A group opposed to a proposed Ohio Department of Natural Resources wetlands swap will sponsor a public forum Tuesday, Dec. 11.
The purpose of the meeting, starting at 7 p.m. in the Northwest Library, 2280 Hard Road, is to "... hear from ODNR about their plans to dispose of the only remaining natural public land in our neighborhood ... ," according to a flyer distributed by Friends of the Sawmill Wetlands.
The site in question is the Sawmill State Wildlife Education Center, 17.85 acres near the intersection of Sawmill and West Dublin Granville roads.
Klingbeil Medical Partners wants to develop that site, which has been under state control since the mid-1990s and was created in a wetlands-conservation deal developers of a nearby shopping center reached with the Ohio Environmental Protection Agency.
"A 2008 Ohio EPA report lists it as one of only 14 wetland areas within I-270 capable of supporting amphibian wildlife," The Columbus Dispatch reported Nov. 18.
In return, the state would receive 43 acres along the west bank of the Olentangy River in northern Franklin County, just south of the Delaware County line.
The developer would create wetlands on the riverside property, which the state would own, according to a May 22 story in The Dispatch.
Invited to speak at the Dec. 11 public forum, according to the flyer, are Ohio Department of Natural Resources Director James Zehringer, Ohio Farm Bureau Federation local affairs director Larry Gearhardt and Scott A. Zody, an assistant director at ODNR.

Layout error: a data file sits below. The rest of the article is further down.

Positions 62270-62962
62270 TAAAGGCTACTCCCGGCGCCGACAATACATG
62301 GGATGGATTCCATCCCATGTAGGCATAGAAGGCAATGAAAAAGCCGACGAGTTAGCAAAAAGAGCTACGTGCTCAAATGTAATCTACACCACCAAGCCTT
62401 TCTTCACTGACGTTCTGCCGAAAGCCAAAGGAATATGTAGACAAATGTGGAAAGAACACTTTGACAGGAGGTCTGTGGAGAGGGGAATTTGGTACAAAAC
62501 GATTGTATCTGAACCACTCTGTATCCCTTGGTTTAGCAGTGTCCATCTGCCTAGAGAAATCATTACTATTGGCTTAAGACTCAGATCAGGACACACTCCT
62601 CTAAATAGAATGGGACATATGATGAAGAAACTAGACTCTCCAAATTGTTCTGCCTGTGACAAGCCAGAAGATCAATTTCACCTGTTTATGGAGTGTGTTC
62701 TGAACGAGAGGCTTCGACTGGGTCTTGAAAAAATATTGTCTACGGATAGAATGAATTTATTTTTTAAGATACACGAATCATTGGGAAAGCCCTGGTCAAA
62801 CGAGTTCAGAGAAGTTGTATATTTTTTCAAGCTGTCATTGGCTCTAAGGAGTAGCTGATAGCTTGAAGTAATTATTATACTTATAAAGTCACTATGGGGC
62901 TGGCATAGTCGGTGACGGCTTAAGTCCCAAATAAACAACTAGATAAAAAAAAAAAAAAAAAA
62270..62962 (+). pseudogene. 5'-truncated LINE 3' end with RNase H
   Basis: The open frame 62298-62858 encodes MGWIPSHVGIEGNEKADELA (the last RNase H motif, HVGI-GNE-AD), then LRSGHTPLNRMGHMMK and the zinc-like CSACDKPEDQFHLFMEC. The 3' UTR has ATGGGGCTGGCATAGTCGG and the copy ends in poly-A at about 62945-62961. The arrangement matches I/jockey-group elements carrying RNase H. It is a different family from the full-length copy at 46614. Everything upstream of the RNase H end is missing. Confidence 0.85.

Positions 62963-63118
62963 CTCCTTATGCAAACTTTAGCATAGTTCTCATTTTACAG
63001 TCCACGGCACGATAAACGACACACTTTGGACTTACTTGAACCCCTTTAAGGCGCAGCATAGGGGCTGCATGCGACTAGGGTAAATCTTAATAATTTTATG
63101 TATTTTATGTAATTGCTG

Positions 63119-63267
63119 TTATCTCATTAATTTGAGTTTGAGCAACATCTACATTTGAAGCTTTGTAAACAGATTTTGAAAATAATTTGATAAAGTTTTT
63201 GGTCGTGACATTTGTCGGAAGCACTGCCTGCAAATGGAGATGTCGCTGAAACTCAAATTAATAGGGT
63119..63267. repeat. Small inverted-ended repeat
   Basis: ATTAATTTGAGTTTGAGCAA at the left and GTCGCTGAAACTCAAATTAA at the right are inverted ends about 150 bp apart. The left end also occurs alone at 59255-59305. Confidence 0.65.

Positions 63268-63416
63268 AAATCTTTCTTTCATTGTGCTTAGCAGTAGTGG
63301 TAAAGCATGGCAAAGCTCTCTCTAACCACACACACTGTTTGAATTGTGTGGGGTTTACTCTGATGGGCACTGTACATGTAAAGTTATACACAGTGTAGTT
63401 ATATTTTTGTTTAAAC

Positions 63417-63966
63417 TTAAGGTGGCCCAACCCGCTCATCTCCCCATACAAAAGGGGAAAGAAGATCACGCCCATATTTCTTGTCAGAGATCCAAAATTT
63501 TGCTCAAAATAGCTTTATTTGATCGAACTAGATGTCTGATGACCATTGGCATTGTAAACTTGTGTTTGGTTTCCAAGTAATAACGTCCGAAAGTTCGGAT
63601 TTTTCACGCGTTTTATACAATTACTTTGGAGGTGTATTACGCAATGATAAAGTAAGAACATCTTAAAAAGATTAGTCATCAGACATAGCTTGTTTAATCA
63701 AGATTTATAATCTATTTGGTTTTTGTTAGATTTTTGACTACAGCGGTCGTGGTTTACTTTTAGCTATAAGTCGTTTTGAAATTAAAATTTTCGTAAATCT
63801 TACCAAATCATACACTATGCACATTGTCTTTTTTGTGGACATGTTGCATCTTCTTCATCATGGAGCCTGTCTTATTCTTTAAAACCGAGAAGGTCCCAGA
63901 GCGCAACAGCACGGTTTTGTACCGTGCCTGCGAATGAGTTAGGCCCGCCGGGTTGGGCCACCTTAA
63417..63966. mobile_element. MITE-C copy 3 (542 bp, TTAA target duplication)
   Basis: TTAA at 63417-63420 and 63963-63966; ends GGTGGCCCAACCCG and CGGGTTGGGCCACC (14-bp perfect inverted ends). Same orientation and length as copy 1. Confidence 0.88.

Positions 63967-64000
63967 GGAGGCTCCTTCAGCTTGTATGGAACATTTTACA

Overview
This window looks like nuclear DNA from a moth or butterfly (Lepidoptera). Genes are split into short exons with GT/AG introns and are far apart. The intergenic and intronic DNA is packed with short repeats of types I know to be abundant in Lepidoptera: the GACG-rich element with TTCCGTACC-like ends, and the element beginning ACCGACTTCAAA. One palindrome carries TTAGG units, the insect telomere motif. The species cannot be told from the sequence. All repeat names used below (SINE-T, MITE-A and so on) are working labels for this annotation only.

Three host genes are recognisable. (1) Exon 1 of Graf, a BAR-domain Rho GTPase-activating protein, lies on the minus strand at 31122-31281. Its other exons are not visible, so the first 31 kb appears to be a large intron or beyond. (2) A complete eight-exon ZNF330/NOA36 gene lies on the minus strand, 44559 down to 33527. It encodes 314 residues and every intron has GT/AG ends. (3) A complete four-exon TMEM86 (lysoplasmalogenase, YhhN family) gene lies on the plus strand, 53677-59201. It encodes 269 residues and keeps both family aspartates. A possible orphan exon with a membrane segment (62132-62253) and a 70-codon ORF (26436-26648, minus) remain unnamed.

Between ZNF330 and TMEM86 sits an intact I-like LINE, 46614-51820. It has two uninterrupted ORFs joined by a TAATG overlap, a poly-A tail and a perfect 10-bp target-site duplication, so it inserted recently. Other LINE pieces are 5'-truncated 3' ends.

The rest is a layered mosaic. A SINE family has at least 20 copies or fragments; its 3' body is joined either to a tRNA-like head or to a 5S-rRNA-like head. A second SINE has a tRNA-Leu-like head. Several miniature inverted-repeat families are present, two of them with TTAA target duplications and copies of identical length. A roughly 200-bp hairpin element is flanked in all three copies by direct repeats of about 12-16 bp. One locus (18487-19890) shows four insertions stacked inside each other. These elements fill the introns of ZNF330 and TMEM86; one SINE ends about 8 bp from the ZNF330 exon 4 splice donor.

Invitations have also been extended to Gov. John Kasich, state Sen. Jim Hughes, state Rep. Mike Duffey, Mayor Michael B. Coleman and City Council President Andrew J. Ginther, the flyer stated.
Along with Friends of the Sawmill Wetlands, the Ohio Chapter of the Sierra Club is objecting to developing the Sawmill Wildlife Education Center, which a former spokesman for the ODNR described as less accessible to the public than the proposed new wetlands area along the river.
"We will be trading an area that has limited public access for an area with enormous public access," Carlo LoParo told The Dispatch for the May 22 story.
That cuts no ice with the Sierra Club, which in a series of "talking points" about the subject of the swap cited loss of green space, loss of habitat, loss of environmental functions and lack of consideration of the local community among reasons to oppose the plan.
"Local residents, who will be impacted by the development, have not been consulted about the decision to develop the wetlands... ," the environmental group's document asserts.
"Much of the community does not support the decision to develop the area, but there have been no public meetings, surveys or outreach to ask residents for input.
"Not only would residents be impacted by the loss of green space but, if development goes forward as planned, traffic in the area also would increase."